6. And as Peter entered Sidon they brought many on couches, and laid them before him. And he said to them, ‘Do not, I pray you, believe that I can do anything to heal you. I am a mortal man, myself subject to many evils. But I shall not refuse to show you the way in which you must be saved . . .  ’

8 . . .  . Such was Peter's counsel to the men of Sidon. And in a few days many repented and believed, and were healed. And Peter, having founded a church, set over it as bishop one of the elders who were with him, and left Sidon.

9. No sooner had he reached Berytus than an earthquake took place; and the multitude, running to Peter, said, ‘Help us, for we are afraid we shall all utterly perish.’ Then Simon, along with Appion and Anubion and Athenodorus and the rest of his companions, tried to cry out to the people against Peter in public, ‘Flee, friends, from this man: he is a magician; trust us, he it was who caused this earthquake; he sent us these diseases to terrify us, as if he were a god himself.’ And many such false charges did Simon and his friends bring against Peter, as if he were somebody above human power. But as soon as the people gave him a moment's quiet, Peter with surprising boldness smiled and said, ‘Friends, I admit that I can do, God willing, what these men say; and more than that, I am ready, if you do not believe what I say, to overturn your city from top to bottom.’

10. And the people were afraid, and promised to do whatever he should command. ‘Let none of you’, said Peter, ‘either associate with these sorcerers, or have anything to do with them.’ And as soon as the people heard this concise command they took up sticks and pursued them till they had driven them completely out of the town. And those who were sick and possessed with devils came and cast themselves at Peter's feet . . .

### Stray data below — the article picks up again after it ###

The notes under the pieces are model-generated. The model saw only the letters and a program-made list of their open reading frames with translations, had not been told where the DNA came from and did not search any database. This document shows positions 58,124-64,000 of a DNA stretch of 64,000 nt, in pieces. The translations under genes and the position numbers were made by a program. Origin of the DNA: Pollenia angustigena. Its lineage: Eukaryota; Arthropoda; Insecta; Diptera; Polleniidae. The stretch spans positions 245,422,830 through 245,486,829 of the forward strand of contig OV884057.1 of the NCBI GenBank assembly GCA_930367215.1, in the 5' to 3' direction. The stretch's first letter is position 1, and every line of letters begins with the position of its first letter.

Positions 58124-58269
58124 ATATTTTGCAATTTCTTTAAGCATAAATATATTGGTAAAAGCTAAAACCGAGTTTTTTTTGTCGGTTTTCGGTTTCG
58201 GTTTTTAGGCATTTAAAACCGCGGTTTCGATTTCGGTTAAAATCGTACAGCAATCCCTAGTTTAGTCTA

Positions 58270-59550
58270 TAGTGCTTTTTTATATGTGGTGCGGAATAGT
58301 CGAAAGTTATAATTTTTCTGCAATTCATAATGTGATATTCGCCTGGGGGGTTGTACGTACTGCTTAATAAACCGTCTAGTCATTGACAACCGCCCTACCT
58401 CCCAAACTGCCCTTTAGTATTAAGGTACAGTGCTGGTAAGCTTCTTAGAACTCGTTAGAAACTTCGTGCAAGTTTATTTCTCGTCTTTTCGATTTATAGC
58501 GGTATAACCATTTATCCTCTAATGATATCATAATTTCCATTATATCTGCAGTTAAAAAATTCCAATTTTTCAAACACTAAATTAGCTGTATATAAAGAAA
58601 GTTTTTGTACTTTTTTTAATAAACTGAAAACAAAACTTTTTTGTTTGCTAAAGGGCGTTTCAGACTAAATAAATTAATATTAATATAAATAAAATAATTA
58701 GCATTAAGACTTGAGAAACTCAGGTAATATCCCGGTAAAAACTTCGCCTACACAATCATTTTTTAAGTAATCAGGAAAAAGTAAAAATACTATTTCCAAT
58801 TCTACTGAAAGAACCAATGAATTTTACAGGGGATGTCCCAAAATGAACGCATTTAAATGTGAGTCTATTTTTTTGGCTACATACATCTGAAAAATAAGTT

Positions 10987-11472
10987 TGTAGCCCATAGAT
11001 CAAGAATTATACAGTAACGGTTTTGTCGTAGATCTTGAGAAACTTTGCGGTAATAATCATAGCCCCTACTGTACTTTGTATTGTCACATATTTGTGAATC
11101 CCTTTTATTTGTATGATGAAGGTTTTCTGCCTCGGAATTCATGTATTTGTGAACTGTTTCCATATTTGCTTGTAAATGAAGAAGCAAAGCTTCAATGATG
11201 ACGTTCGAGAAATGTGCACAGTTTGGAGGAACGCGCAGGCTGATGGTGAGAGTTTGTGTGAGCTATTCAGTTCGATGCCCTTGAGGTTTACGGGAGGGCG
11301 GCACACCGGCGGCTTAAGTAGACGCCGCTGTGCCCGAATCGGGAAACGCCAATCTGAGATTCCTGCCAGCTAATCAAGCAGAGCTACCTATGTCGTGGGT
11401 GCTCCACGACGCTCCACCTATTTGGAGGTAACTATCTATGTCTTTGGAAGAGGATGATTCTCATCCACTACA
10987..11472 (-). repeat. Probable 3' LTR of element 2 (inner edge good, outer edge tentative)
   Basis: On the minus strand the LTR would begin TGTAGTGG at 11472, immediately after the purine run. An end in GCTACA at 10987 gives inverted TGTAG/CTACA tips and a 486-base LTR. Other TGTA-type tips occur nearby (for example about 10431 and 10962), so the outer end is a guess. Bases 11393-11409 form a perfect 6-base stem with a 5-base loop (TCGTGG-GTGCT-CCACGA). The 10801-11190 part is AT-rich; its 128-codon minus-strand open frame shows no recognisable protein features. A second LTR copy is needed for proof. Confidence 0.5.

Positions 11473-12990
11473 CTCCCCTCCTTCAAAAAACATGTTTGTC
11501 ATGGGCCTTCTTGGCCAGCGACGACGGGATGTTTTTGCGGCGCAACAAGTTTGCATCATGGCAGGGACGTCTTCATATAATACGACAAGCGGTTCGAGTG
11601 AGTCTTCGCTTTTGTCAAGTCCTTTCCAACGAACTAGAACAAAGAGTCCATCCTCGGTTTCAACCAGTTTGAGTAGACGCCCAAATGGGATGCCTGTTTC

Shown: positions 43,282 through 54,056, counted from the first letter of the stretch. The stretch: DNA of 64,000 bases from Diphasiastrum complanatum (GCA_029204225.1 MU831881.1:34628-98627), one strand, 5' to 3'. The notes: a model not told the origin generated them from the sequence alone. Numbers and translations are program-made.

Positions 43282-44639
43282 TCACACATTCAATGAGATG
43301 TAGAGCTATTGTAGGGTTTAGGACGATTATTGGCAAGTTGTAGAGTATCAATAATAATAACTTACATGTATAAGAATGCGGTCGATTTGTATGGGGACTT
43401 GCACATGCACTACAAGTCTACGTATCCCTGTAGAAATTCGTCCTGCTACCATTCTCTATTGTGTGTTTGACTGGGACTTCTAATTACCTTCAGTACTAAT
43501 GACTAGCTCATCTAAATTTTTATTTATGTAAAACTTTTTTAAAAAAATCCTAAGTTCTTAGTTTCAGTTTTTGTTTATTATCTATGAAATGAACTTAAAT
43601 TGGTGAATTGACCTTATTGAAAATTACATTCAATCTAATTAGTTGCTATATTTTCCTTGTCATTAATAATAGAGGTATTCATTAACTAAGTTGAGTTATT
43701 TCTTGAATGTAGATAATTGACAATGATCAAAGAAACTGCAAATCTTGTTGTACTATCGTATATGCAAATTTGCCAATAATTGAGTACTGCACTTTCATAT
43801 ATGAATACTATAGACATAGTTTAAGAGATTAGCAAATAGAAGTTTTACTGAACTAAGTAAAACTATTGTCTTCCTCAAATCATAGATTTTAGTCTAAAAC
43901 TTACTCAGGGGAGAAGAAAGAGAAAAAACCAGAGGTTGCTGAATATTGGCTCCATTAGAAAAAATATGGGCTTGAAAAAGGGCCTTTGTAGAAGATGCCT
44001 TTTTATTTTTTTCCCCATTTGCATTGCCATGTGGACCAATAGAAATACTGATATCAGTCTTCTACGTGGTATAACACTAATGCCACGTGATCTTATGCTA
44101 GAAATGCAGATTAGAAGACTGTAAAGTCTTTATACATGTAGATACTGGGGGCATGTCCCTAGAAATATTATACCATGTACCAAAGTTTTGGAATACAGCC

12. As he said these things they all fell on their knees before his feet. And he, lifting up his hands to heaven, prayed to God, and healed them all by his simple prayer alone. And he did not remain for long in Berytus; but after he had accustomed many to the service of the one God, and had baptized them, and had set over them a bishop from the elders who were him, he went to Byblus. And when he came there he learned that Simon had not waited for them for even a day, but had gone straightway to Tripolis. He remained there only a few days; and after he had healed not a few, and instructed them in the Scriptures, he followed in Simon's track to Tripolis, preferring to pursue him rather than flee from him.

Hom. 8:

1. Now as Peter was entering Tripolis the people from Tyre and Sidon, Berytus and Byblus, and many from the neighbourhood who were eager to get instruction, entered along with him; and not least were there gatherings of the multitudes from the city itself wishing to see him . . .

4. Then Peter, wondering at the eagerness of the multitudes, answered, ‘You see, brethren, how the words of our Lord are manifestly fulfilled. For I remember his saying, “Many shall come from the east and from the west, the north and the south, and shall recline on the bosoms of Abraham, and Isaac, and Jacob”. 8 Matt. 8: 11; Luke 13: 29 . But he also said, “Many are called but few chosen”. 9 Matt. 22: 14 . In their coming in response to the call, much is fulfilled. But inasmuch as it is not of themselves, but of God, who has called them and caused them to come, on this account alone they have no reward, since it is not of themselves, but of him who has wrought it in them. But if, after being called, they do things that are excellent, then this is of themselves and for this they shall have a reward.’


1 Matt. 10: 12; Mark 6: 11; Luke 10: 5 .

2 Gen. 18: 21 .

3 Gen. 3: 22 .

4 Gen. 6: 6 .

5 Gen. 8: 21 .

6 Gen. 22: 1 .

7 The text of this passage is obscure.

8 Matt. 8: 11; Luke 13: 29 .

9 Matt. 22: 14 .